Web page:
Even a metro attorney will find themselves in a rural court room. And even a seasoned attorney may look inexperienced in front of their client when put into an unknown environment.
However, a little preparation will help keep you on your game, even when appearing in a rural courtroom.
Know where the court house is
This is fairly obvious, but know where the rural courthouse is and allow plenty of time to get there. No judge—rural or not—has patience for attorneys who are running late. Also, get there before your client. Beyond knowing where the courthouse is, find a conference room, locate the bathrooms so you can let your client know where they are, and check in with court staff. These little things will keep your client comfortable and keep you focused on your upcoming legal argument instead of trying to track something down at the last minute.
Know your rural judge
As with anything, know your audience. Different judges have different preferences and knowing them will impress both the judge and your client. So, how do you find out those preferences? First, you might be able to find them directly from the horse’s mouth. In Minnesota, our state bar association has put together a database of judicial preferences. This online resource posts responses from Minnesota District Court judges to questionnaires covering everything from whether the judge prefers that you stand or remain seated when addressing the court to how frequently the judge has held council in contempt.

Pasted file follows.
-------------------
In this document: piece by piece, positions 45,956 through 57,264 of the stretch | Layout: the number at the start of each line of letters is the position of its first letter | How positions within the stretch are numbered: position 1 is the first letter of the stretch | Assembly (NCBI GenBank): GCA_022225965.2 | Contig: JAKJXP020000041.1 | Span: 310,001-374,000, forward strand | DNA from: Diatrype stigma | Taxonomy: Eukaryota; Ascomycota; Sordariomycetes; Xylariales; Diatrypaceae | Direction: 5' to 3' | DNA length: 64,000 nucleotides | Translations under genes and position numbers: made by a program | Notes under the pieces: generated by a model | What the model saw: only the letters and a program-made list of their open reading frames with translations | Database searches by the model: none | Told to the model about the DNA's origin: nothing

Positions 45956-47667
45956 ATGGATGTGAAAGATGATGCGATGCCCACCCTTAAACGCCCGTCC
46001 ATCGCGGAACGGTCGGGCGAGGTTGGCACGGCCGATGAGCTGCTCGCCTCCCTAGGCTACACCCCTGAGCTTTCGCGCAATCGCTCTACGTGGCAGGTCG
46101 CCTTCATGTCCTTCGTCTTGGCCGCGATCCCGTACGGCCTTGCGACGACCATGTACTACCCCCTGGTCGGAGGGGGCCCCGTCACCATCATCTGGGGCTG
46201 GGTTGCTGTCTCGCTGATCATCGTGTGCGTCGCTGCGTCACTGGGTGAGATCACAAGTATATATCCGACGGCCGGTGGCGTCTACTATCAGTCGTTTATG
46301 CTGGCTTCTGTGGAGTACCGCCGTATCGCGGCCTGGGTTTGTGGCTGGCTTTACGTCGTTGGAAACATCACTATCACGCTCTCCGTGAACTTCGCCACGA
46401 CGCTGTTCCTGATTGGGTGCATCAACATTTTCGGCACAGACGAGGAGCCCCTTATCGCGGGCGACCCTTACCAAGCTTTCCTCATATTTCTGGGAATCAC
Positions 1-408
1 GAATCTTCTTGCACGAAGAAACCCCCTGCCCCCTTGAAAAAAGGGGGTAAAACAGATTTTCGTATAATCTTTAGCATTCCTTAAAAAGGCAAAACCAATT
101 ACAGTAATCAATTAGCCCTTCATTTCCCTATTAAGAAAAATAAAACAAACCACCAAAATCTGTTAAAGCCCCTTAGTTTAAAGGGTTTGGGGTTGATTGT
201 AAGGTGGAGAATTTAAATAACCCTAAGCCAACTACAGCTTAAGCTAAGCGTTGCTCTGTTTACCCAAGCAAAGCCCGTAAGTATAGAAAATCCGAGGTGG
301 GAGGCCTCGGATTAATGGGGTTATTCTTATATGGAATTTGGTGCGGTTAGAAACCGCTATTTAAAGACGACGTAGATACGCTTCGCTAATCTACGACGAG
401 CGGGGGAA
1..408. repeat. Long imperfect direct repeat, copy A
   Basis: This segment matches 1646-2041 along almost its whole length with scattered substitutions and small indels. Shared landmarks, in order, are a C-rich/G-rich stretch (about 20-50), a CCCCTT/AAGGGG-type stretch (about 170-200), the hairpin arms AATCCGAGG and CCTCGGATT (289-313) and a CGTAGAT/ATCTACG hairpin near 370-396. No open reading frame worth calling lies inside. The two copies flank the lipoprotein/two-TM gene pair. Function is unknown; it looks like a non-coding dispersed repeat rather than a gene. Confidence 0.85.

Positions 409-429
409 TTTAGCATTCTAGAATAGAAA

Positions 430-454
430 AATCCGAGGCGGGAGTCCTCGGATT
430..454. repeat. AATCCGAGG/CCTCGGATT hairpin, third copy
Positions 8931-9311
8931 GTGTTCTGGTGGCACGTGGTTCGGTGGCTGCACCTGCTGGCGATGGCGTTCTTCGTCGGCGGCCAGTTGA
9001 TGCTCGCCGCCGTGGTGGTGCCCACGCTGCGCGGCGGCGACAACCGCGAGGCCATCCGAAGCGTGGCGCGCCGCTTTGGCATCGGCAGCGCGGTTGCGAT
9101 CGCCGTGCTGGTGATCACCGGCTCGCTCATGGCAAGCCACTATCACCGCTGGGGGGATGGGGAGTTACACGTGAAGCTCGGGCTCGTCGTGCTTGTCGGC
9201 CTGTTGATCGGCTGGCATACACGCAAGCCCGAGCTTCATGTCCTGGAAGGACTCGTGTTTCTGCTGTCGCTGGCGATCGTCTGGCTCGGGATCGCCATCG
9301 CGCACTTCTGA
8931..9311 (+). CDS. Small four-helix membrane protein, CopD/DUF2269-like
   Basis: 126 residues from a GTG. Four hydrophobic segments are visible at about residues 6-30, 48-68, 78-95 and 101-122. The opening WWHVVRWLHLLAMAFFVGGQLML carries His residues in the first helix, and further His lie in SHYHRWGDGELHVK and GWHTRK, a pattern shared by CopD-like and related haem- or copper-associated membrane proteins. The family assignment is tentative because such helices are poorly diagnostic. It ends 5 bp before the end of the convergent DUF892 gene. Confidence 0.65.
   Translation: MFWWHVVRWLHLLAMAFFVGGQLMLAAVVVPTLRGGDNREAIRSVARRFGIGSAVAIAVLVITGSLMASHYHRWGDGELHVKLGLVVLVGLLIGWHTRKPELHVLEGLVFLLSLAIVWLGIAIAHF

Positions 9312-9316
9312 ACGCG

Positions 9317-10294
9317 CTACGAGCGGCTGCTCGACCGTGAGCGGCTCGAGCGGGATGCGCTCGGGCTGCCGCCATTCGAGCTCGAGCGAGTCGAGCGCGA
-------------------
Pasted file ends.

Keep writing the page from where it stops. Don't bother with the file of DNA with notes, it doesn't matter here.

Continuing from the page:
So what if you don’t have a similar resource in your state? Reach out to rural attorneys you know who practice in that area. That guy from your first year contracts study group who practices in that part of the state will probably not mind giving you a few minutes to give you the ins and outs of a local court. Also, if you have a strictly procedural question that state court rules don’t address, contact court staff or the judicial law clerk. They may be able to find out how the judge wants a filing submitted without you committing prohibited ex parte contact.
Know when to stay home
In some cases you don’t need to spend the time or bill your clients for the travel expense of driving half the day to a rural courthouse. Some judges allow attorneys to appear by phone, especially if the hearing addresses more procedural issues than legal argument. Checking a judicial preference database or contacting court staff will let you know if the judge is open to a phone appearance. Also, you may find it in both you and your client’s best interest to have a local attorney appear on your behalf. Your client may appreciate not paying for travel time and you might appreciate spending that time in your office. Consider it rural outsourcing. However, be sure to speak with your client about such an arrangement and check your local ethics rules regarding bringing additional council on board.
With a little preparation, you can be as comfortable in a rural courtroom as your home courtroom.